Breakthrough in early detection of prostate cancer relapse

Serum prostate-specific antigen (PSA) testing measures the level of PSA in the blood to screen for prostate cancer in men.

The early bird gets the worm, and early detection can catch disease sooner, when treatment can be more effective. That’s as true for the first onset of a disease as for a relapse. Disease doesn’t always occur only once — even after cure, there can be a reversion. Just as early detection is critical to treating the original occurrence, it’s vital to catch the warning signs — the biomarkers — of the relapse in time to initiate a new round of therapeutic intervention.

Prostate cancer is no exception. Detecting its recurrence after external beam radiotherapy (EBRT) depends on measuring an increase in serum prostate-specific antigen (PSA). As many as 20 to 50 percent of prostate cancer patients who received EBRT as a primary treatment will reach the accepted threshold of biochemical relapse — when PSA levels have risen 1 to 2 nanograms per milliliter above the lowest level of PSA detected — within 5 to 10 years after cessation of treatment.

We’re working to help save lives by predicting the relapse earlier. A multi-university team on which I serve developed a patent-pending computer model that, by using the level of a single biomarker, can forecast prostate cancer recurrence. Our investigations indicate this approach leads to a prediction of prostate cancer recurrence nearly 15 months sooner than standard methods. The timelier detection helps personalize PSA monitoring plans, so physicians can design individualized treatments and know when to look for issues to improve the chances of curing the disease.

Our mathematical model draws on research and equations that describe the relationship between PSA and the various pathways linked to prostate cancer. These elements include the death rate of damaged cells, percentage of cells damaged but not killed by the radiation treatment, and proliferation rate of surviving cells — information obtained from measured values of PSA on a patient-specific basis.

In our research, the model correctly predicted a relapse in 80 percent of prostate cancer patients 14.8 months earlier than standard methodology. We also discovered four additional model-based biomarkers that derive from PSA levels and outperform current diagnostic techniques: tumor cell proliferation rates, the ratio of those rates to radiation-induced tumor cell death rates, PSA’s lowest inferred value, and time from EBRT termination to PSA nadir.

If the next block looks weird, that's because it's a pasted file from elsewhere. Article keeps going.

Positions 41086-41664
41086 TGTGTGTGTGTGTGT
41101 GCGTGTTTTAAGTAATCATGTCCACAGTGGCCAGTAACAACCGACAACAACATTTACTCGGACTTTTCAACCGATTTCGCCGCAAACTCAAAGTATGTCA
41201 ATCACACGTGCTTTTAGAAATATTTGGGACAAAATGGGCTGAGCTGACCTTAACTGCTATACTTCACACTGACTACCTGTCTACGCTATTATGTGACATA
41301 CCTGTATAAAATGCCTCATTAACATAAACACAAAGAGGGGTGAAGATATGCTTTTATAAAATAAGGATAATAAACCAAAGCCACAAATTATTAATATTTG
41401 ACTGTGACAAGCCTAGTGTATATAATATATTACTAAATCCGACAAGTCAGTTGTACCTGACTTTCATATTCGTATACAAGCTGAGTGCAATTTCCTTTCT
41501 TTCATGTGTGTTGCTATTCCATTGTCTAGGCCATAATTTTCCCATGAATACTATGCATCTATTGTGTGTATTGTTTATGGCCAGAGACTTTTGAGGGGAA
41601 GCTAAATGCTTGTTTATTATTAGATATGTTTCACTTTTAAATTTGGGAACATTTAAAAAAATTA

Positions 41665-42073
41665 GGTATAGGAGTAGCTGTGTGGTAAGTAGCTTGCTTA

The research was a collaborative effort. In addition to myself and the Purdue Institute for Cancer Research, participants included Alessandro Reali of the University of Pavia in Italy; Guillermo Lorenzo of the University of Pavia and The University of Texas at Austin; Victor Pérez-García of the University of Castilla-La Mancha; and researchers at Istituto di Recovero e Cura a Carattere Scientifico (IRCCS), San Raffaele Hospital and Scientific Institute in Italy.

The goal is to translate the results of these investigations to clinicians, in order to help guide their decision making during post-treatment monitoring of individual patients. This could inform things like the frequency of PSA data collection; for example, more frequent PSA data collection suggested by model forecasts of potential relapse could lead to earlier detection of the actual biochemical relapse. More data-rich clinical guidance also could improve the timing of testing for recurrence and estimates of clinical risks and survival, as well as help plan the best treatments for positive outcomes and minimal toxicity. In addition, our technology might reduce the potential for false positives and negatives that occur with other methods of identifying biochemical relapse.

Targeted therapy to address tumor growth

Our testing was based on the healthcare records of 166 prostate cancer patients. We plan to strengthen this predictive performance by extending that cohort, increasing the number of patients who display biochemical relapse by pooling patients from multiple cancer centers and institutions. This expansion will be vital to future clinical use of our predictive technology.

Prostate cancer is the most common cancer and the second-leading cause of cancer death among men in the U.S., according the National Cancer Institute (NCI), part of the National Institutes of Health. The NCI estimates that in 2023, there were more than 288,000 new cases — comprising almost 15 percent of all new cancer cases — and nearly 35,000 people died from the disease.

Once patients are treated successfully for the first occurrence, we aim to help healthcare providers catch any potential relapse earlier so the patients can continue to lead healthy lives.

Hector Gomez, PhD

Professor of Mechanical Engineering

Professor of Biomedical Engineering (by courtesy)

College of Engineering

Faculty Member, Purdue University Institute for Cancer Research

Purdue University